MS Keyboard for Windows XP Media Centre Edition – Review

Submission by Keith Finnett – It’s not often you can buy something that’s well built, ergonomic and a great gadget for under £50 – but Microsoft have produced a piece of hardware that would be a steal at twice the price.

As a fully paid-up Windows Media Centre household we have become absolutely reliant on the PC that sits upstairs to provide our whole-house entertainment. Microsoft’s latest version of Windows Media Centre (version 2005) gives us access to live and recorded TV, music and (camcorder) video, DVDs, our ever growing photo gallery, and most recently digital radio which mysteriously appeared with the installation of Rollup 2 even though my tuner cards (both from BlackGold) did not provide support for this.

However whilst we can access the media anywhere in the house thanks to our whole-house AV system, control of it has always been limited with the standard Microsoft infra-red remote control.

If I wanted to access the PC from the lounge to do anything but the standard functions provided on the IR controller, I had to either walk upstairs or Remote Desktop to the PC – which returns the PC to the user login screen, requiring me to walk upstairs to log back in.


Enter the newly released Microsoft Remote Keyboard.

Look and Feel – I ordered the OEM pack from GiGTEK Limited (no affiliation, etc.), so the standard brown cardboard box did not give any clues as to its contents – but I did pay less compared to the retail version! Opening the box and removing the compulsory packing bag proved that the sub-£50 price was looking good. The keyboard is sleek to the touch – it feels like a quality item. In with supplied the 4 AA batteries.



The first thing you notice is the unusual shape – the keyboard section in the middle is lower than the media control ‘wings’ on the left and right. You immediately want to pick it up with both hands, and doing so reveals that the media control buttons are all within thumb reach and in the right place. On the left you have the playback, record, channel and audio controls. On the right, you have the ubiquitous up-down-left-right-OK buttons, the TV and DVD quick-access buttons, and the green ‘gem’ start button.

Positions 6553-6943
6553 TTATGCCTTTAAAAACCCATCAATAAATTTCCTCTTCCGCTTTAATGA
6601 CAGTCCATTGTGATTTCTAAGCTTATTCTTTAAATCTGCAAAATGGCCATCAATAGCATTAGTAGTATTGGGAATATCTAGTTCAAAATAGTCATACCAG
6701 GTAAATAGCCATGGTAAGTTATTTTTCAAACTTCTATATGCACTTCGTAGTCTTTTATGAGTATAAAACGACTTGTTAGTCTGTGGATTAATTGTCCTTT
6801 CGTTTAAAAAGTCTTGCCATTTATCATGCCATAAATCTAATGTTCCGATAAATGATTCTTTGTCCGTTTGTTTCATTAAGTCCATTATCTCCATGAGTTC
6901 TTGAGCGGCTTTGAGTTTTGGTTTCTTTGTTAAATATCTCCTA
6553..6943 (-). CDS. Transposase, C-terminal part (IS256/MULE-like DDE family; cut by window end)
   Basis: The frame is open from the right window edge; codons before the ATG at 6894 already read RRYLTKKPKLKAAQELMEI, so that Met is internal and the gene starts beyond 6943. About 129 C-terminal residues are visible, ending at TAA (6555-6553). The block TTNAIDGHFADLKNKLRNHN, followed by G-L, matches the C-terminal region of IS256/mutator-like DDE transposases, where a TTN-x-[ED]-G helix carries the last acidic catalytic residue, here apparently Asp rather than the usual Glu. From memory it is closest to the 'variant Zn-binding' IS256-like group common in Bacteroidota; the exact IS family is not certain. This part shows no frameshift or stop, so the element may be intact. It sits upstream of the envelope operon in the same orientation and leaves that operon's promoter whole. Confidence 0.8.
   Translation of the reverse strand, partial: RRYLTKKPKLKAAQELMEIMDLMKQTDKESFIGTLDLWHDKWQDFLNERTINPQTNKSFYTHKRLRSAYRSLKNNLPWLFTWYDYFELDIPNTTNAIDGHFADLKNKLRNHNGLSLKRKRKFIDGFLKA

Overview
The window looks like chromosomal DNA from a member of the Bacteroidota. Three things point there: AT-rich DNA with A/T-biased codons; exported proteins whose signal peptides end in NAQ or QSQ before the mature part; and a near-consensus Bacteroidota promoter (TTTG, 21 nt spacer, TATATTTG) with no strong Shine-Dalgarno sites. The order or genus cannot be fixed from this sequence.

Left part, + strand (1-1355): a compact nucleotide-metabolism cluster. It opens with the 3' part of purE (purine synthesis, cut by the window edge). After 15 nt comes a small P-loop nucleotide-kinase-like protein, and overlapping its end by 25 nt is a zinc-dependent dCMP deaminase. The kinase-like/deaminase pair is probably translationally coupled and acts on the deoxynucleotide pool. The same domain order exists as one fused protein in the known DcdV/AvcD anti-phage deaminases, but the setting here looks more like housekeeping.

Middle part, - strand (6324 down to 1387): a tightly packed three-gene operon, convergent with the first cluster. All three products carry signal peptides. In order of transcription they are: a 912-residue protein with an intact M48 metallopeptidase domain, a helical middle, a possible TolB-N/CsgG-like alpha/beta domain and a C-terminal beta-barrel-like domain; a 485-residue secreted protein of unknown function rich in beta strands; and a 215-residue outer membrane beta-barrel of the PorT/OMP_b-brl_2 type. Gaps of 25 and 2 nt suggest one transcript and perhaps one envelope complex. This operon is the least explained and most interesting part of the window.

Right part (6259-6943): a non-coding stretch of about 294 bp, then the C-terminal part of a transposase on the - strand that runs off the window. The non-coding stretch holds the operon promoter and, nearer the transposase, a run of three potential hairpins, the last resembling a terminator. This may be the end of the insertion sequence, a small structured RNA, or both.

Looking above the 116-key keyboard, quick-access buttons for the remaining media are lined up – videos, pictures and music and radio. To the left of these buttons are a PC sleep button and a TV power button (which uses the device’s learning functionality). In addition, there is a button which toggles the media control buttons’ backlighting. Press this or any of the media control buttons and they all glow orange – only for a few seconds, but it looks great against the silver buttons.

The final feature is an integrated thumb pointer (top right) with left and right mouse buttons (top left). This should be easy to use, but somehow disappoints – press the pointer to allow motion, then guide with your thumb. If you like laptop keyboard ‘nipple’ pointers (as I do), then it’s not as controllable; if you don’t then you’ll probably hate it. This might get easier to use, but after a few hours it’s not up to the quality of the rest.

On the underside of the keyboard your fingers are treated to two large rubber pads each located beneath the device’s wings. This allows you to grasp the device firmly.

Finally, something you do notice on first inspection is the physical proportions of the keyboard – it’s wide, not very tall and quite lightweight. At 650g, it is easy to hold and use – indeed place it on your lap and it feels just right.

(click to enlarge)

Features – So why use this over the standard Media Centre remote control or a generic wireless keyboard? The specific media controls are a definite plus – all that is missing from the keyboard (when compared to the standard remote) is the Teletext control and associated coloured navigation buttons. I don’t use these, so won’t miss them.

Another benefit is the consolidated IR interface – the keyboard comes without the IR receiver (supplied with the remote), so there’s no need to find another USB port or IR extender. The IR itself is also good – Microsoft quotes a range of 30 feet. I’ve tested as far as possible and can confirm the signal is very strong.

Use is also instantaneous – there are no drivers required. However, you will need to ensure your installation has the correct patch (KB888795) applied to provide keyboard support. Since I had already installed all required patches, the keyboard worked seamlessly.

Conclusion – It’s a great gadget, is genuinely useful for the Windows Media Center junkies out there, and looks and feels good. Did I also mention it’s great value?

Useful Links

Microsoft Media Center keyboard homepage  :  Link to product at GiGTEK

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